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Original Investigation
January 2019

Association of Cataract Surgical Outcomes With Late Surgeon Career Stages: A Population-Based Cohort Study

Author Affiliations
  • 1Department of Ophthalmology, Queen’s University, Kingston, Ontario, Canada
  • 2Department of Ophthalmology, Kingston Health Sciences Centre, Hotel Dieu Hospital site, Kingston, Ontario, Canada
  • 3Institute for Clinical Evaluative Sciences, Queen’s University and University of Toronto sites, Kingston and Toronto, Ontario, Canada
  • 4Department of Ophthalmology and Vision Sciences, University of Toronto, Toronto, Ontario, Canada
  • 5Department of Ophthalmology, Kensington Eye Institute, Toronto, Ontario, Canada
  • 6Division of Geriatric Medicine, Queen’s University, Kingston, Ontario, Canada
  • 7Division of Geriatric Medicine, Providence Care Hospital, Kingston, Ontario, Canada
  • 8Queen’s University, Kingston, Ontario, Canada
  • 9Department of Ophthalmology, University of Western Ontario, London, Ontario, Canada
  • 10Department of Ophthalmology, St Joseph’s Hospital, London, Ontario, Canada
  • 11Department of Medicine, University of Toronto, Toronto, Ontario, Canada
  • 12Department of Health Policy Management and Evaluation, University of Toronto, Toronto, Ontario, Canada
  • 13Department of Medicine, Mount Sinai Hospital, Toronto, Ontario, Canada
JAMA Ophthalmol. 2019;137(1):58-64. doi:10.1001/jamaophthalmol.2018.4886
Key Points

Question  Are advancing surgeon career stages associated with cataract surgical outcomes?

Findings  In this population-based study of 499 650 cataract operations, a late surgeon career stage was not associated with an increased overall risk of cataract surgical adverse events.

Meaning  These results suggest that cataract surgery can be performed by surgeons at later career stages without increasing the risk of surgical adverse events.


Importance  Evidence suggests that the quality of some aspects of care provided by physicians may decrease during their late career stage. However, to our knowledge, data regarding the association of advancing surgeon career phase with cataract surgical outcomes have been lacking.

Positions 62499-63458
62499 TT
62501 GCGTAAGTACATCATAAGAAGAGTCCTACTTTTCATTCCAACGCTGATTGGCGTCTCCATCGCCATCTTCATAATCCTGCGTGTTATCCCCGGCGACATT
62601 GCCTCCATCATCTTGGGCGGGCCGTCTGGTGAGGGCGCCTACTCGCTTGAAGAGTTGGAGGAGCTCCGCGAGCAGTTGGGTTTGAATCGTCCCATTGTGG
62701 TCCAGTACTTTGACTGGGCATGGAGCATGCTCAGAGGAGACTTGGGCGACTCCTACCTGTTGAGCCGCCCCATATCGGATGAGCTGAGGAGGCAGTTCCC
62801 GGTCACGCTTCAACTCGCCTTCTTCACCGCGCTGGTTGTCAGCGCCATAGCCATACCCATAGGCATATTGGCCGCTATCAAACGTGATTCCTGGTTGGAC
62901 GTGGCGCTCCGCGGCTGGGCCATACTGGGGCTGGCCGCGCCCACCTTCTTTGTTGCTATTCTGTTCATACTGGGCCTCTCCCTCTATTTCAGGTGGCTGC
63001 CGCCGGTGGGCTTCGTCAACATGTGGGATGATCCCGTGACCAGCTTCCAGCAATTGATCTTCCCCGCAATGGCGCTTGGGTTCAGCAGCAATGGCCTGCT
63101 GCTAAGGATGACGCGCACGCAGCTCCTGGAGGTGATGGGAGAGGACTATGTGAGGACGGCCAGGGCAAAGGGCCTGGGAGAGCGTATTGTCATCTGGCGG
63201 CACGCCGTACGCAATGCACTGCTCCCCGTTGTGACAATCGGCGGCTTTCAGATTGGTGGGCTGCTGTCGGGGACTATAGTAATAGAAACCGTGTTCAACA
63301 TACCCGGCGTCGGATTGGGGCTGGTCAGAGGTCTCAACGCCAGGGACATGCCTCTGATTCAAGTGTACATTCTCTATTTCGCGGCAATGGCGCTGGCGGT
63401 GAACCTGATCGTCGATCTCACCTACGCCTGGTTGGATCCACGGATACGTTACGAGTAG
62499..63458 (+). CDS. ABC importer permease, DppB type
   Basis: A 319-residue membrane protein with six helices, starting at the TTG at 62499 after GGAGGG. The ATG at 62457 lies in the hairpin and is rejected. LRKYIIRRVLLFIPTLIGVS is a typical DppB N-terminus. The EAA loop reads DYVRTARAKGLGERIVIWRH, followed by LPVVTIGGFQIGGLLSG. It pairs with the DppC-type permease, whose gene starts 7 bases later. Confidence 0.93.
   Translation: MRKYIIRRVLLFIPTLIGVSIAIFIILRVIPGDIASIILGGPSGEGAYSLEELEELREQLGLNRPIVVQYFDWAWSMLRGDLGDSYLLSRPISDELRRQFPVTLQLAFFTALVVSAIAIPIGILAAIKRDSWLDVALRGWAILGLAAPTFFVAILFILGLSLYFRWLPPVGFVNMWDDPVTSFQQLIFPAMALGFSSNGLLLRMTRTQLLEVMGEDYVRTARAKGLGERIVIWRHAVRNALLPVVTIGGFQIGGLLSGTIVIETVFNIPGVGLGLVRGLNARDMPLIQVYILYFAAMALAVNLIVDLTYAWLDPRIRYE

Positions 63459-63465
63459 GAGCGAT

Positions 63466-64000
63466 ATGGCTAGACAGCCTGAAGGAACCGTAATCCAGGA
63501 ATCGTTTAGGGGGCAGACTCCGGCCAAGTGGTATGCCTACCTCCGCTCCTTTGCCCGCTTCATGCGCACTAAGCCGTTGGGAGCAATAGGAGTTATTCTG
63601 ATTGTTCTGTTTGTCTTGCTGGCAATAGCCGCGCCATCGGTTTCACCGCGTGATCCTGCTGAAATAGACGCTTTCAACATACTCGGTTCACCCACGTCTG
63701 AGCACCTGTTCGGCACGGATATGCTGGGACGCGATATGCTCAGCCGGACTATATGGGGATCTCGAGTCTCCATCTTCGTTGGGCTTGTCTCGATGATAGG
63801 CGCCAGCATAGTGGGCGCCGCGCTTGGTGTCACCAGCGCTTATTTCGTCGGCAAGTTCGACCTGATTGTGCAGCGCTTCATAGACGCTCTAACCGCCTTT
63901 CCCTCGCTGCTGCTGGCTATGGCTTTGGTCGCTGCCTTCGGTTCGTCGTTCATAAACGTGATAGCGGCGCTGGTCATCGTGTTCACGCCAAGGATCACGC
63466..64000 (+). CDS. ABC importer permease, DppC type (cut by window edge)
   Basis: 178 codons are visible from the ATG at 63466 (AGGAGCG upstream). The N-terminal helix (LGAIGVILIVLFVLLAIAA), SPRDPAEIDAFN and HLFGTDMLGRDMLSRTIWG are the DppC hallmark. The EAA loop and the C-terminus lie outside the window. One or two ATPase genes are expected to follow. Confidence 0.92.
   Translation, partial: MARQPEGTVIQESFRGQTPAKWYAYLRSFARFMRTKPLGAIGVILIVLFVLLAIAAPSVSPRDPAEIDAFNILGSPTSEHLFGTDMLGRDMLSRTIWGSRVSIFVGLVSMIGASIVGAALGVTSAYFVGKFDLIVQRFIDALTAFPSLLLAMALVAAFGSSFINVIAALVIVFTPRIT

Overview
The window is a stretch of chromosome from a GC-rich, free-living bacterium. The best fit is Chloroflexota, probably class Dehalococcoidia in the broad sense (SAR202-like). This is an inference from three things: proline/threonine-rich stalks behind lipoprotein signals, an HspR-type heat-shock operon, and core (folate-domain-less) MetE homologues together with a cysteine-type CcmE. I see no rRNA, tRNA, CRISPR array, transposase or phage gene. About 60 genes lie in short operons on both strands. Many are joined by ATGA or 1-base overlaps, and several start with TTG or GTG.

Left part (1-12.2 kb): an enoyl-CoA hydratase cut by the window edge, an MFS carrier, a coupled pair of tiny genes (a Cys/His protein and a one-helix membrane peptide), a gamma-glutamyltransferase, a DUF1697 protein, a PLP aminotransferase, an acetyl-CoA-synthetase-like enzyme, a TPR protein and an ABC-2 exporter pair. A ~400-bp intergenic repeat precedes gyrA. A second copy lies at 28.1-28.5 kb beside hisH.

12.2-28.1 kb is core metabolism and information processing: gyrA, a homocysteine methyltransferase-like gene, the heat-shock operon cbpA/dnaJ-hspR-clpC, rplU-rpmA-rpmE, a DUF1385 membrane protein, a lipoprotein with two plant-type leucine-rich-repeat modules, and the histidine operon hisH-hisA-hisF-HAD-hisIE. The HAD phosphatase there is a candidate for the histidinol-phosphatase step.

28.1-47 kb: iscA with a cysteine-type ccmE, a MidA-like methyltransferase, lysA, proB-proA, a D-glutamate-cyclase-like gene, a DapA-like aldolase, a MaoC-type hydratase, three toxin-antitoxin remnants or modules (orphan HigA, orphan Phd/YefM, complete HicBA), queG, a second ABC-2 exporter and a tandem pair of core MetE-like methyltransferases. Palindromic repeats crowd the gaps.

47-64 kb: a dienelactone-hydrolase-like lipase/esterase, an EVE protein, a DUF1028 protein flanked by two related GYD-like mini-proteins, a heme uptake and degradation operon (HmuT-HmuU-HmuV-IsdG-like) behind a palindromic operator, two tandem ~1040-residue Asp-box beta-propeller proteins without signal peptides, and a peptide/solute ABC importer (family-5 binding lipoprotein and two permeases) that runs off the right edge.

Objective  To investigate whether an increase in cataract surgical adverse events occurs during later surgeon career stages.

Design, Setting, and Participants  This population-based study of 499 650 cataract operations performed in Ontario, Canada, between January 1, 2009, and December 31, 2013, investigated the association between late surgeon career stage and the risk of surgical adverse events. Linked health care databases were used to study cataract surgical complications while controlling for patient-, surgeon-, and institution-level covariates. All ophthalmologists who performed cataract surgery in Ontario within the study period were included in the analysis.

Exposures  Isolated cataract surgery performed by surgeons at early, mid, and late career stages.

Main Outcomes and Measures  Four serious adverse events were evaluated: dropped lens fragments, posterior capsule rupture, suspected endophthalmitis, and retinal detachment.

Results  Of 416 502 participants, 244 670 (58.7%) were women, 90 429 (21.7%) were age 66 to 70 years, 111 530 (26.8%) were age 71 to 75 years, 90 809 (21.8%) were age 76 to 80 years, and 123 734 (29.7%) were 81 years or older. Late-career surgeons performed 143 108 of 499 650 cataract operations (28.6%) during the study period. Late surgeon career stage was not associated with an increased overall risk of surgical adverse events (odds ratio [OR] vs midcareer, 1.06; 95% CI, 0.85-1.32). In a sensitivity analysis with surgeon volume removed from the model, late career stage was still not associated with overall adverse surgical events (OR, 1.10; 95% CI, 0.88-1.38). Among individual complications, late surgeon career stage was associated with an increased risk of dropped lens fragment (OR, 2.30; 95% CI, 1.50-3.54) and suspected endophthalmitis (OR, 1.41; 95% CI, 1.01-1.98). These corresponded with small absolute risk differences of 0.11% (95% CI, 0.085%-0.130%) and 0.045% (95% CI, 0.028%-0.063%) for dropped lens fragment and suspected endophthalmitis, respectively.

Conclusions and Relevance  These findings suggest that later-career surgeons are performing a substantial proportion of cataract operations with overall low surgical adverse event rates. Future studies might extend evaluations to the frequency of secondary surgical interventions as additional measures of surgical care quality.